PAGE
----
Hands-Free Law Not Sinking In With Some Motorists
(CBS) -- When police say motorists in Illinois must drop their cell phones and drive, they mean it. But not everyone is getting the message.
Police tell WBBM they are seeing a number of motorists with misconceptions about the state's new so-called "hands-free" statute.
Some motorists believe it's all right to hold the phone while on speaker, to check their cell phone's GPS or to dial, and then put the phone down. It's not.
Some motorists are being stopped for wearing headphones that cover both ears. Only one ear bud or headphone is allowed, under a long-standing state law.
Mount Prospect Police Officer Greg Sill said motorists also are mistaken if they believe they have to be doing something else wrong to be stopped for illegal cell phone use.
"We can absolutely stop someone if an officer sees someone who has their cell phone up to their ear," Sill says. "We can absolutely stop them based on that."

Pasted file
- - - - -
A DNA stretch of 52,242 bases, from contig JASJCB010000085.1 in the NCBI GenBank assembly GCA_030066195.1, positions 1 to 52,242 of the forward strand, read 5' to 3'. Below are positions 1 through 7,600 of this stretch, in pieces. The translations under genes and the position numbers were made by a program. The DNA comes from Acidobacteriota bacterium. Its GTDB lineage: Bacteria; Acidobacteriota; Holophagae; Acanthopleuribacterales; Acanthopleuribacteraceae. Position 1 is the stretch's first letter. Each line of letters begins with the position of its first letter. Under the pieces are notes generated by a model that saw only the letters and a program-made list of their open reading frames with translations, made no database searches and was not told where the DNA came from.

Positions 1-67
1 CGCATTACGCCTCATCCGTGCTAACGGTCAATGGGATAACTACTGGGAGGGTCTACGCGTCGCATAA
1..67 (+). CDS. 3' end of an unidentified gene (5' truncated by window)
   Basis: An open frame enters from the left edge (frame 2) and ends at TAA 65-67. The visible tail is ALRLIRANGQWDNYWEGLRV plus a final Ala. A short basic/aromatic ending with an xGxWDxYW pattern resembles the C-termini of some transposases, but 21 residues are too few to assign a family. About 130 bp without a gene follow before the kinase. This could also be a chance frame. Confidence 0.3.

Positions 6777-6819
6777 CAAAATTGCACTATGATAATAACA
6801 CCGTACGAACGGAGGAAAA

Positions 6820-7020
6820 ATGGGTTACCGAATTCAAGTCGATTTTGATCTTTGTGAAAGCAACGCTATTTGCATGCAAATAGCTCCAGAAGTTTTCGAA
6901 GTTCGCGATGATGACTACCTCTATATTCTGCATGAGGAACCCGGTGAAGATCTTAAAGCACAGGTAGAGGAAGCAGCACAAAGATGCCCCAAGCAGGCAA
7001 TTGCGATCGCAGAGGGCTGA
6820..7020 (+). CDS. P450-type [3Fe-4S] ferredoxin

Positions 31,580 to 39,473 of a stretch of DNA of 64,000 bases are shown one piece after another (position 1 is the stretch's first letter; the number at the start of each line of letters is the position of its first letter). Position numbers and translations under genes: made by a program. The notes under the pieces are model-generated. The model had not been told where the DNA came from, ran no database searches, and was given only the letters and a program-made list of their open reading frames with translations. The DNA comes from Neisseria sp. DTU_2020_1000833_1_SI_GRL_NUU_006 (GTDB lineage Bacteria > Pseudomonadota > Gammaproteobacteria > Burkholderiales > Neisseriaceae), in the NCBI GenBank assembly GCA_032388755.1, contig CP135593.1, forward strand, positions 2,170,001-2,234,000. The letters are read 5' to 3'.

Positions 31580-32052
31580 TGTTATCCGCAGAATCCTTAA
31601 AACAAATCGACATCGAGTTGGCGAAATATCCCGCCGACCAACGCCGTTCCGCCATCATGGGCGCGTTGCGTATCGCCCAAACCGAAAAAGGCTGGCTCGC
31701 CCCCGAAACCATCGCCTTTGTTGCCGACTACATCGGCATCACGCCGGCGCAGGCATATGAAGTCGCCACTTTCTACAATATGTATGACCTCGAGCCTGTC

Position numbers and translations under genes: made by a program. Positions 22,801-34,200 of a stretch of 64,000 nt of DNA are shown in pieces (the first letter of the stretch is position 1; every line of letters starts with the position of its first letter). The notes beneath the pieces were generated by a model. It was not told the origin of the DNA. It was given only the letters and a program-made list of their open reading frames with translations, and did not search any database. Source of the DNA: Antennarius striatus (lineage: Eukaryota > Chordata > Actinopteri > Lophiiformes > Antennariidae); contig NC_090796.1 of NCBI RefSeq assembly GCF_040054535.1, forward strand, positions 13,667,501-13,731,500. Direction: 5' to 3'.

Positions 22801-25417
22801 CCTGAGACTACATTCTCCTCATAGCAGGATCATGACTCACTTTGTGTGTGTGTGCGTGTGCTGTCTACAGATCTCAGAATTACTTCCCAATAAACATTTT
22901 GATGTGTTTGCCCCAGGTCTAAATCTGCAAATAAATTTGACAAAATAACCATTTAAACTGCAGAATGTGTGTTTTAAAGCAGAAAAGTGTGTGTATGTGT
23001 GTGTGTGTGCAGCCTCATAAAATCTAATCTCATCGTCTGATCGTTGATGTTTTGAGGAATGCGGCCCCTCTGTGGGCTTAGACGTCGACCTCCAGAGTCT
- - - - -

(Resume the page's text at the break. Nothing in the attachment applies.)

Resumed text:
Enforcement of the law, which took effect Jan. 1, also varies. As of Friday, Crystal Lake police had written 133 citations and 188 warnings. Police in Lisle said Thursday they had issued 94 tickets and 116 warnings.
Huntley police, on the other hand, have written only 16 tickets, and Mount Prospect police have written 39 citations.
In Aurora, where police had issued 52 citations and 112 warnings as of Thursday, a spokesman said some were texting and some were speaking on phones.
In Riverside, where police have issued 24 citations, police complained that in several cases, distracted motorists drove past officers in fully marked squad cars.
Sill said Mount Prospect is giving its officers the choice of writing a municipal citation, which carries a $20 fine, or a citation for violating the state law.
The maximum fines under the new state law are higher: $75 for the first offense, $100 for the second, $125 for the third and $150 for the fourth or subsequent violations.
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